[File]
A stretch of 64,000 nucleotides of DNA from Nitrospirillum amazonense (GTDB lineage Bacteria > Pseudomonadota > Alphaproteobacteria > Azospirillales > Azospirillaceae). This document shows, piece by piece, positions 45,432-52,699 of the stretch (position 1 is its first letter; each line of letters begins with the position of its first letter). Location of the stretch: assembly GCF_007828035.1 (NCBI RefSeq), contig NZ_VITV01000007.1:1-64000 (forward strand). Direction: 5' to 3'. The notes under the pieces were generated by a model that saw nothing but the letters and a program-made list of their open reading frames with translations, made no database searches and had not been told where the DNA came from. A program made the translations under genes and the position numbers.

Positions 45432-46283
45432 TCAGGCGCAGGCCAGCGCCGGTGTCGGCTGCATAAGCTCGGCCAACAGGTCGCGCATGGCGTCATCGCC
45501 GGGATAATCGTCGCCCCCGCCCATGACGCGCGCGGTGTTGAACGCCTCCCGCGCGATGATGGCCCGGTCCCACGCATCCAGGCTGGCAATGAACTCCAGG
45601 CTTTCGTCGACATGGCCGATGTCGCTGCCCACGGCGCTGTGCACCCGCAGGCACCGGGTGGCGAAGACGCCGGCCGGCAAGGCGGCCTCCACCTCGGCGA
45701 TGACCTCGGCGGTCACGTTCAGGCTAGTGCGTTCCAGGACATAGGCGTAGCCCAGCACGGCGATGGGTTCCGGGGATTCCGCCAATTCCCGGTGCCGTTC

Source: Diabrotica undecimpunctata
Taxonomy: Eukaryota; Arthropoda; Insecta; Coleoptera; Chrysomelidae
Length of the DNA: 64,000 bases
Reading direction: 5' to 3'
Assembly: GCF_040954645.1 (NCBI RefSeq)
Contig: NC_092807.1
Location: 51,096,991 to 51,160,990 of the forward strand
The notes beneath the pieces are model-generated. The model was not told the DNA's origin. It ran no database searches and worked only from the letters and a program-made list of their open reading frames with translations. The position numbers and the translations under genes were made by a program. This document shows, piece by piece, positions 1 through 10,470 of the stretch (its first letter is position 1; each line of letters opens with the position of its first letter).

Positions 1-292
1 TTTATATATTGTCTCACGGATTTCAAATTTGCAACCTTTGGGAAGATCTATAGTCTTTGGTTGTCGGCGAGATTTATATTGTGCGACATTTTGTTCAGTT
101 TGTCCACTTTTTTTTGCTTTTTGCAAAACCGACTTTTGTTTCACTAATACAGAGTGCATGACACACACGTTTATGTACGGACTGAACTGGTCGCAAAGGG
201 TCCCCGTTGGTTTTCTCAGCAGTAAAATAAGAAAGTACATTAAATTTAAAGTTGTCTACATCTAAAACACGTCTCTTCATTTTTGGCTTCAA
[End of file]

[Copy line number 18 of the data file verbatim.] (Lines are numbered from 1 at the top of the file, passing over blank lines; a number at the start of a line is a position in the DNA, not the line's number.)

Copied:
201 TCCCCGTTGGTTTTCTCAGCAGTAAAATAAGAAAGTACATTAAATTTAAAGTTGTCTACATCTAAAACACGTCTCTTCATTTTTGGCTTCAA